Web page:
Recently I worked with a client who lives in Silver Spring, Maryland. We’ve been clearing out her basement in order to create a home office and exercise area. In the process we discovered a box full of jeans. No, the box wasn’t full of Earnest Sewn, 7 For All ManKind, or Diesel. We had the wide leg kind, short-short cut-offs, painter jeans, and even the classic overalls. Holly explained “my accumulation of jeans was inspired by a quilt my mother made when I was in high school.”
Holly found numerous things to donate (which really helped move the basement project along). I left her with the assignment to find a new home for the donations before I returned one week later. Today, Holly emailed me to say she found the perfect place for the denim. “Since I recognize that I will never get around to making a quilt for myself, and that I can put the jeans to a good use, I was able to let go of them.”
All the jeans collected will be shipped to California. There the jeans begin their transformation into Cotton Fiber Insulation. California-based Allen Company donates their resources to bale the denim. Next, the material is sent to JBM Fibers in Texas. JBM converts the denim back into cotton fiber. Eventually, the cotton fiber will be sent to Arizona, where Bonded Logic Inc. makes it into UltraTouch Natural Cotton Fiber Insulation. It’s lots of work for a cool product, which Habitat for Humanity will use in new houses built in New Orleans and the Gulf region.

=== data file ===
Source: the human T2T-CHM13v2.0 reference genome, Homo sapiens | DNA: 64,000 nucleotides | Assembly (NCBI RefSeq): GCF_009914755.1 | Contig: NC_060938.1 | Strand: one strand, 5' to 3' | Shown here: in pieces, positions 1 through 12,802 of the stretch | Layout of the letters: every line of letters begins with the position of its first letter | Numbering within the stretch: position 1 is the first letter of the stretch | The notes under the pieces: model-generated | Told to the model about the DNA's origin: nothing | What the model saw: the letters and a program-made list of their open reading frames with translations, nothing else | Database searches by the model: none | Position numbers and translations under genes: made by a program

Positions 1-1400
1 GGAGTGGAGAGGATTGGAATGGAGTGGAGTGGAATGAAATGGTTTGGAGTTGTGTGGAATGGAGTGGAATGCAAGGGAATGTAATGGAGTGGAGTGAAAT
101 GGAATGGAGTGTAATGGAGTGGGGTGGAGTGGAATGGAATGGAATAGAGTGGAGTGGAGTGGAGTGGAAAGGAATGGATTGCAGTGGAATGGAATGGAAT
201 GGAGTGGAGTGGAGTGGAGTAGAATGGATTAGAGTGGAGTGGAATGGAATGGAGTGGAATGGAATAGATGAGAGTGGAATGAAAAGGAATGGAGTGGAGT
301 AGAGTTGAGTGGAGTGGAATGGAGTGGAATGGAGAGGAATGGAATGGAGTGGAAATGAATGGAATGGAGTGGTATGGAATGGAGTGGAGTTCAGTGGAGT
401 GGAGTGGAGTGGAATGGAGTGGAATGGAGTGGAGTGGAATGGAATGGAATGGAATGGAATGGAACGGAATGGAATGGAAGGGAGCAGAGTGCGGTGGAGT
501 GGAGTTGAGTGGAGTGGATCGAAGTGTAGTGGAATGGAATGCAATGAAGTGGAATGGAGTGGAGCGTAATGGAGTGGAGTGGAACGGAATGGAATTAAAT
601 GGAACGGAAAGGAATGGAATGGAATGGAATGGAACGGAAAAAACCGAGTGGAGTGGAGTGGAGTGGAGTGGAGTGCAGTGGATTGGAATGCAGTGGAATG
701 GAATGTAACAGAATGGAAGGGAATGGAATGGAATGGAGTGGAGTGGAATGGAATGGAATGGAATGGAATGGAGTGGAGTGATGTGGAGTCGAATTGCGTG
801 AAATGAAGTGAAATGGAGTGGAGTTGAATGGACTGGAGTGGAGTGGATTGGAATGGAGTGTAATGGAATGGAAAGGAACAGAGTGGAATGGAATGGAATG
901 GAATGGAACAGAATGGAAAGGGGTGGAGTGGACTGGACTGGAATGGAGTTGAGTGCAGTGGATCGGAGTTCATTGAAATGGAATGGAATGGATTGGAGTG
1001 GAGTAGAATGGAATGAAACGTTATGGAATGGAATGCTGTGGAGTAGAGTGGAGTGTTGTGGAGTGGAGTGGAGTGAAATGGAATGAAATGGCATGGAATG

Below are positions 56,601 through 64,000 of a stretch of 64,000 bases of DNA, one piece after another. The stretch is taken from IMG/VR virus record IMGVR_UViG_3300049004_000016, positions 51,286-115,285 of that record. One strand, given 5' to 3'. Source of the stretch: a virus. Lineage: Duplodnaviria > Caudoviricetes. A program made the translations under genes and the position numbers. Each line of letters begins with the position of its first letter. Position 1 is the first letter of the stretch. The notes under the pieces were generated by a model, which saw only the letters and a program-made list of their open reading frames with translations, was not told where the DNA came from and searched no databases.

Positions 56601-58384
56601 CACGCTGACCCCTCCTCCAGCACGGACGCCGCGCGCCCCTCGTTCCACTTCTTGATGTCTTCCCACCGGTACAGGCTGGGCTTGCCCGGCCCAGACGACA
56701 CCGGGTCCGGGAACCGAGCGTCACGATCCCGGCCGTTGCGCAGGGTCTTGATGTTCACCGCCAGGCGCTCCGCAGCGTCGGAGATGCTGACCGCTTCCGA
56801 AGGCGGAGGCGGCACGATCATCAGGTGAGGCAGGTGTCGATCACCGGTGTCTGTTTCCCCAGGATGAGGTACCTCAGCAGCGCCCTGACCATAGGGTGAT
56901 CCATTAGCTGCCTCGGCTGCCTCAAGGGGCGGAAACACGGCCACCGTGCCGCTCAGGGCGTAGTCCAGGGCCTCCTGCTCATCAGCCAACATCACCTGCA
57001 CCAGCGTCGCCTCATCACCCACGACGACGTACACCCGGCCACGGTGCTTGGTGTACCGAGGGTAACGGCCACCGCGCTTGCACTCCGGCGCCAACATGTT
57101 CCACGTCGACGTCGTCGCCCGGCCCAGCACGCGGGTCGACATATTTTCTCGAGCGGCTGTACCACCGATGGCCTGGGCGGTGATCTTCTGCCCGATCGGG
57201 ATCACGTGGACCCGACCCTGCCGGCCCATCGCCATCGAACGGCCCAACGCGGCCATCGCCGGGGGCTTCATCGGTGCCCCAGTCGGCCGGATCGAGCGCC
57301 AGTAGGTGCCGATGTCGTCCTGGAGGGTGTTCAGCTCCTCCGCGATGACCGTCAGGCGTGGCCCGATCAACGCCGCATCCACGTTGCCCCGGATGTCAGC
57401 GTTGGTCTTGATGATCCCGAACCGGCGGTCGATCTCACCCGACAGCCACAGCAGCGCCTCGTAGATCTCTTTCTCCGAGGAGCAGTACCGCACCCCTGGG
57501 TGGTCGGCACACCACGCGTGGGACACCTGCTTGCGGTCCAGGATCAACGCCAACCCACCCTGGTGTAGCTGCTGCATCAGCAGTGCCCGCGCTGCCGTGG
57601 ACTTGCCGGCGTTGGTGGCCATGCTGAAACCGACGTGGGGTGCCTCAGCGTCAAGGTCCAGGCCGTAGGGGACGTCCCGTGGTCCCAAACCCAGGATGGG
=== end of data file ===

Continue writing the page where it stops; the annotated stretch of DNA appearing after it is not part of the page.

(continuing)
As noted in the May 7th edition of the Montgomery County Gazette, Guild has already collected 114 pairs of jeans. She said, ‘‘we’re trying to get 500 because that’s how much it takes to insulate one house.”
The denim insulation is not created with harsh chemicals, is 30% more sound proof then fiberglass insulation, is hypo-allergenic, and it is not itchy like other insulation. The UltraTouch Natural Cotton Fiber Insulation can be installed without gloves or masks. Wouldn’t that make every insulation installer happier?